Meanwhile, a significant proportion of the 1,176,745 dunums of cultivable land owned by Jews in 1945, and of the approximately 177,500 dunums of state-owned cultivable land leased to them in that year, [14] would have been under cultivation by the Palestinian Arabs in 1945 if there had been no acquisition of land by the Zionists.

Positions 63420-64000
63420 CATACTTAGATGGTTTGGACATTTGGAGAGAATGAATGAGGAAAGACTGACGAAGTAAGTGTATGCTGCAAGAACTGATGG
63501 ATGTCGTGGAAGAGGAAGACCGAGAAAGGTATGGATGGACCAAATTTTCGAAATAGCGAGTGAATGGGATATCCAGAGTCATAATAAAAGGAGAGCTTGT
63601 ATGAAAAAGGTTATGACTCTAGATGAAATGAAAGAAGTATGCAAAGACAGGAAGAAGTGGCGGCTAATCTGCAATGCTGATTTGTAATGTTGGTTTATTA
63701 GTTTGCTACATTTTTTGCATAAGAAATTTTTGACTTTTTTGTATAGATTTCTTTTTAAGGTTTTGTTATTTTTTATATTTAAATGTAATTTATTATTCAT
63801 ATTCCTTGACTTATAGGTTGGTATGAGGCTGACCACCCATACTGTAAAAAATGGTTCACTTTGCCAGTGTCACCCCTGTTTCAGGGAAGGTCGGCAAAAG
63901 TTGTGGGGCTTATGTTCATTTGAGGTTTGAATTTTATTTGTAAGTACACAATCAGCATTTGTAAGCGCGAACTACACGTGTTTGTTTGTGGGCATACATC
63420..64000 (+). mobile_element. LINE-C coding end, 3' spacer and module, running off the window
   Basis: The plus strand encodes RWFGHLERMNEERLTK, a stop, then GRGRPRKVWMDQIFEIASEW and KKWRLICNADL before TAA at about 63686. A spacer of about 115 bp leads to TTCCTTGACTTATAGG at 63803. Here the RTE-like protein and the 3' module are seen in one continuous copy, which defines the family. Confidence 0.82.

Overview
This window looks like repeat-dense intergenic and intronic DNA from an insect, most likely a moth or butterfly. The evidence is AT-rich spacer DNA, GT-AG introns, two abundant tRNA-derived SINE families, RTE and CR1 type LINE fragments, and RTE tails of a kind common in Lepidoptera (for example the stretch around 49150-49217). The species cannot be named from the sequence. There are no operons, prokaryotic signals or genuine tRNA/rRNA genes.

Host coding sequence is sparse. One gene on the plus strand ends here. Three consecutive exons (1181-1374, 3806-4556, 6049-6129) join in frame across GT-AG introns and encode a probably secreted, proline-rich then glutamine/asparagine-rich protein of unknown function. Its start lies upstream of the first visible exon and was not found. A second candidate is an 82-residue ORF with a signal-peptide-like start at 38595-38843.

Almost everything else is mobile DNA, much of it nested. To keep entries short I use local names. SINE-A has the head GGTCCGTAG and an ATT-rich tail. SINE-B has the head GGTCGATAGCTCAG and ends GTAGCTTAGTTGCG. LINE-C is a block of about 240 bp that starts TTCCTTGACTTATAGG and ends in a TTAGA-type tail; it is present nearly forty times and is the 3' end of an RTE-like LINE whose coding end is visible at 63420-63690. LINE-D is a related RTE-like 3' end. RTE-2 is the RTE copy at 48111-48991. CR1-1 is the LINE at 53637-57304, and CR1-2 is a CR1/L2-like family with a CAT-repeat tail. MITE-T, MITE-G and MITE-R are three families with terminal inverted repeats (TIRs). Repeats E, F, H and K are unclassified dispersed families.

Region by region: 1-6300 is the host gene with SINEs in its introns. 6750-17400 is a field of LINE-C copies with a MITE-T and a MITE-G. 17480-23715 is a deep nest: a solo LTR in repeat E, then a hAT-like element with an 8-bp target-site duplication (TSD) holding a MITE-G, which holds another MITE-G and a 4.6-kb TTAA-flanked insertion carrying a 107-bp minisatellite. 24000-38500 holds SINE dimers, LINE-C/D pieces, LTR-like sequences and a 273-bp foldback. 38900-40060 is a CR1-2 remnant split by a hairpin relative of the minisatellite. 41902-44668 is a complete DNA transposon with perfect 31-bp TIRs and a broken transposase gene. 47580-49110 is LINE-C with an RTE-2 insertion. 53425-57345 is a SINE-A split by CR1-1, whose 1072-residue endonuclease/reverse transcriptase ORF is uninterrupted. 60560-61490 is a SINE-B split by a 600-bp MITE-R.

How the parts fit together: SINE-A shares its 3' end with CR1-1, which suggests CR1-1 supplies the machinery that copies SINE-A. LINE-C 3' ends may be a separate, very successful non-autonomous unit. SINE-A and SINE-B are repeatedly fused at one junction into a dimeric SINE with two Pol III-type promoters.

The contention that Palestine was a barren wasteland before the Zionists' arrival or the establishment of Israel is also refuted by the demographic evidence. Urban populations who, by definition, do not depend on agriculture for their livelihood, are found in many of the world's desert areas, but no uncultivated desert area can support a large settled (i.e., non-nomadic) rural population. If Palestine was a desert then it would follow that its rural population would have been extremely meagre. At the end of 1944, however, of Palestine's total Arab population of 1,210,920, no less than 729,350 or 60.2 percent were classified as both rural and non-nomadic (see Table 2). They lived in a total of about 850 villages and hamlets scattered throughout the northern half of Palestine. Only in the Beersheba subdistrict, which constituted true desert, were no Arabs settled in rural locations. In five of the fifteen northern subdistricts of Palestine, more than 30 percent of the total Arab population was both rural and non-nomadic, while in four subdistricts the proportion was between 65 percent and 80 percent, and in a further four the figure was between 50 and 65 percent. Even in the two subdistricts (Haifa and Jerusalem) where less than half of the Arab population were settled rural dwellers, the proportions so classified were still as high as 45 and 44 percent respectively.